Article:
Thanks to Covid-19’s enforced isolation I have finally fulfilled something that has been on my to-do list for years! Once I even bought one of those fancy garden journals but it ended up as a scrap notebook – but now it’s all in hand – and what better and easier place than another blog!!
I may only have a potted garden at the moment but I’ve gathered a good many plants over the years and so I’ve put together an inventory of my collection along with pages of plant details, images, growing tips and notes.
The only ‘posting’ I need do for this blog is a monthly update
And since I’m also adding a gallery of plant portraits, it’s a good opportunity to improve my photography skills here. So I put on the Lumix 30mm macro lens and out in the garden I went.
The best time of day is of course morning and evening or overcast skies for those bright colours which pop too much for the camera – an alternative is to switch into monochrome where colour does not distract from form as in the ‘art nouveau’ design of nasturtiums.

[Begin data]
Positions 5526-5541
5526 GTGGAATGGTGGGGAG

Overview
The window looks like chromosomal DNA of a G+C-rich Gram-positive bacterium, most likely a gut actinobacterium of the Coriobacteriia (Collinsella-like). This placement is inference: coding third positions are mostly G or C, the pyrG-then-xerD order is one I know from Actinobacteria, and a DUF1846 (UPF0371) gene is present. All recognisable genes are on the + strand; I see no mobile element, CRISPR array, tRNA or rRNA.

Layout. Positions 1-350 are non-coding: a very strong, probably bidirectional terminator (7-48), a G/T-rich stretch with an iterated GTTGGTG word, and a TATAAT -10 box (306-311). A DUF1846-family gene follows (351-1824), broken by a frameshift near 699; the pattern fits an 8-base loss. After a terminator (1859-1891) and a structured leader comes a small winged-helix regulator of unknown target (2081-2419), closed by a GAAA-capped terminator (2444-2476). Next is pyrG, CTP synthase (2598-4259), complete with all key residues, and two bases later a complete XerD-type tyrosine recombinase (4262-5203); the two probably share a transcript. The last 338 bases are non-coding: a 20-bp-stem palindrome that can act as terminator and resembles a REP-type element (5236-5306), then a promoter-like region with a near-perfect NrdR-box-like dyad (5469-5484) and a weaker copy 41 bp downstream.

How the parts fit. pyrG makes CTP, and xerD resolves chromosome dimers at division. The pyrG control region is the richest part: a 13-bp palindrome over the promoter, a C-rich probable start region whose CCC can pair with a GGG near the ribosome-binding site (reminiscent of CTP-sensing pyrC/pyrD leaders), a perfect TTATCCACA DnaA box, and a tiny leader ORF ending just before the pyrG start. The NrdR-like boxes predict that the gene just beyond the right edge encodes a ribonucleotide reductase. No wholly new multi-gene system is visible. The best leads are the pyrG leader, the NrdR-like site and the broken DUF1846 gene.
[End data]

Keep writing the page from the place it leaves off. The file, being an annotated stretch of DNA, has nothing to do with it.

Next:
Leaves make sensational subjects especially those plants grown more or as much, for foliage than flower, like herbs, euphorbias and hostas.
After the rains is a good time to get out the camera.
Not forgetting all those little details of spider webs and dandelion seeds
Seeking out the beauty of youth is natural enough (this is Thrift/Sea Pink) but I do not overlook the full-blown bloom either. It is also a subject that suits monochrome [click on the slider]
Choosing different angles as well as getting in close to subjects like these plantain lilies is important but so too is the negative space that surrounds and frames – -ultimately its question of personal taste
Please feel free to visit my new blog A Garden in a Pot and if you can ID either of these 2 plants I’d be most grateful.
Plant Photography tips for your garden